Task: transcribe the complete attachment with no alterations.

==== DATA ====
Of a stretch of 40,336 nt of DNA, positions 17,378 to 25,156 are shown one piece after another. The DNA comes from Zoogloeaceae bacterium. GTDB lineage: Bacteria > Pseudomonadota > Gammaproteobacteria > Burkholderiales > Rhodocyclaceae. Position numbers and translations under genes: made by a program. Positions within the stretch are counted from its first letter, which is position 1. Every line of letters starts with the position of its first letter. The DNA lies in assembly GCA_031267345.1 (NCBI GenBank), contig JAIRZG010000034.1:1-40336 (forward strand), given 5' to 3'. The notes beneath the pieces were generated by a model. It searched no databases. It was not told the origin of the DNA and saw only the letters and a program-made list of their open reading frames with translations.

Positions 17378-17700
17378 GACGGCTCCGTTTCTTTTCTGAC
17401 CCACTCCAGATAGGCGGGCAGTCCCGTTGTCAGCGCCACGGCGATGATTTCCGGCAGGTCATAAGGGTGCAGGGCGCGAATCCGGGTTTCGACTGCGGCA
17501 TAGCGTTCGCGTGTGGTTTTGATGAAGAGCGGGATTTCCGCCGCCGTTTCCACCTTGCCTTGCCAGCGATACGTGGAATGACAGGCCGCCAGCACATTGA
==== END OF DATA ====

Of a stretch of 40,336 nt of DNA, positions 17,378 to 25,156 are shown one piece after another. The DNA comes from Zoogloeaceae bacterium. GTDB lineage: Bacteria > Pseudomonadota > Gammaproteobacteria > Burkholderiales > Rhodocyclaceae. Position numbers and translations under genes: made by a program. Positions within the stretch are counted from its first letter, which is position 1. Every line of letters starts with the position of its first letter. The DNA lies in assembly GCA_031267345.1 (NCBI GenBank), contig JAIRZG010000034.1:1-40336 (forward strand), given 5' to 3'. The notes beneath the pieces were generated by a model. It searched no databases. It was not told the origin of the DNA and saw only the letters and a program-made list of their open reading frames with translations.

Positions 17378-17700
17378 GACGGCTCCGTTTCTTTTCTGAC
17401 CCACTCCAGATAGGCGGGCAGTCCCGTTGTCAGCGCCACGGCGATGATTTCCGGCAGGTCATAAGGGTGCAGGGCGCGAATCCGGGTTTCGACTGCGGCA
17501 TAGCGTTCGCGTGTGGTTTTGATGAAGAGCGGGATTTCCGCCGCCGTTTCCACCTTGCCTTGCCAGCGATACGTGGAATGACAGGCCGCCAGCACATTGA